Table of Contents_
If you’ve invested in premium speakers, you may wonder how to bridge subwoofers for the best sound quality. Top-tier subwoofers provide a new audio channel and more detailed audio output at lower frequencies. That said, making a bride connection for speakers and subwoofers can seem complicated. While speaker wires can be confusing, you can learn how to bridge a subwoofer with this guide.
Learning how to connect a subwoofer to an amplifier is usually straightforward, especially if you’re familiar with common wiring setups. That said, using a bridgeable amplifier can help you learn how to make a subwoofer louder through multiple amplifier channels.
Your audio amplifier needs to push enough power to overcome the minimum impedance of your subwoofer and other speakers.
Using a bridged amplifier with a single subwoofer ensures more power output through two separate channels. This leads to a powerful mono signal for bass across multiple bridged amplifier channels. That said, you should learn how to break in a subwoofer for the longevity and audio quality of the system.
Additionally, ensure you’ve studied some wiring diagrams before breaking out your amp wiring kit. While diagrams can give you a general blueprint, they might not match the exact setup of your audio subwoofer system.
You should find a switch on the back of your amplifier that activates bridge mode. It is near the positive and negative terminals on most amplifier models. These are the bridge terminals that will accept your wire speakers.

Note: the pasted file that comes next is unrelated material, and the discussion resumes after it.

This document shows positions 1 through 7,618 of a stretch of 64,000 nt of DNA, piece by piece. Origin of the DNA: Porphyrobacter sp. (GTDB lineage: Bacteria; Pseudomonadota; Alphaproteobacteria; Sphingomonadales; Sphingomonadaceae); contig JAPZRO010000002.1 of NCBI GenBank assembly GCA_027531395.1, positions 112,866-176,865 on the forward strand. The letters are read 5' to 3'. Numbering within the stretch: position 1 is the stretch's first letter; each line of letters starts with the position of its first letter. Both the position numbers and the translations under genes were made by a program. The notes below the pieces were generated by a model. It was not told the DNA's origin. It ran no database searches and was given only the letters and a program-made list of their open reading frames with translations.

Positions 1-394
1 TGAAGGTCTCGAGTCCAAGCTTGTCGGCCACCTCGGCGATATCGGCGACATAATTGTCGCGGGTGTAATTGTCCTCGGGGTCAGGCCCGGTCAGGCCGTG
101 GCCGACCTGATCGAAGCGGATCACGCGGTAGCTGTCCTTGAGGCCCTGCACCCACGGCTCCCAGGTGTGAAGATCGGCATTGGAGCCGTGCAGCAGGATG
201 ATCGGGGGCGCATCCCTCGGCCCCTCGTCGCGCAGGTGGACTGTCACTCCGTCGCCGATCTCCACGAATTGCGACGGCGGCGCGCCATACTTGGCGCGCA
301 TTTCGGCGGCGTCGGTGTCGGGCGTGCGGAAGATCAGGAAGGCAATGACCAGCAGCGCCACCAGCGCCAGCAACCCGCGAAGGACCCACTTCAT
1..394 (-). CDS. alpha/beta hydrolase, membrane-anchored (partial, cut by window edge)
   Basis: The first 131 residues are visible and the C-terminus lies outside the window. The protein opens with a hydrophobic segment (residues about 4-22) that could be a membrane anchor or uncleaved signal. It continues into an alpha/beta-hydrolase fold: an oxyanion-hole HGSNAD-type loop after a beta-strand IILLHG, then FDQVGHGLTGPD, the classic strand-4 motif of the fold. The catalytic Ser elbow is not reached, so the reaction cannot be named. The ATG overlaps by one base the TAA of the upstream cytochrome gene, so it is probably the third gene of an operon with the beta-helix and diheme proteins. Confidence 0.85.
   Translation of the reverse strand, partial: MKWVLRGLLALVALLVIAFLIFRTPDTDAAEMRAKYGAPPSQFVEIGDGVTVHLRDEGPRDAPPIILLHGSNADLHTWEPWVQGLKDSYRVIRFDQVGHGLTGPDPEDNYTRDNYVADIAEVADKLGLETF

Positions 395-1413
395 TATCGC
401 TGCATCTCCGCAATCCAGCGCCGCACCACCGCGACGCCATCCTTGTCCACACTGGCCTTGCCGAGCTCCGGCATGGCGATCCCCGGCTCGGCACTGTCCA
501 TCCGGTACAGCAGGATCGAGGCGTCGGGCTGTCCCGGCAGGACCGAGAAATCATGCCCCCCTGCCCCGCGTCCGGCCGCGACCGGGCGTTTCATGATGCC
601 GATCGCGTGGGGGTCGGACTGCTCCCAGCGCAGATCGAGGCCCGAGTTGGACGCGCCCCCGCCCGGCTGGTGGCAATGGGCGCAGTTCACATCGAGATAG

If you’re using two subwoofers, take the first one and wire the subwoofer’s positive bridge terminal to the amplifier’s positive terminal. Ensure that you’re using a thick enough wire to support the power output from your amplifier.
Connect the negative terminal of the first subwoofer to the positive terminal on the second subwoofer. You can run the subwoofers in parallel by connecting two wires between the subwoofers.
Complete the circuit by connecting the subwoofer’s negative bridge terminal to the negative terminal on the amplifier.
You can blow out your speakers and subwoofer if you use an amplifier that exceeds the maximum power output they support.
STAT: A 2019 Noise Health survey found that men preferred an average 76-decibel listening volume regardless of their headphone type. (source)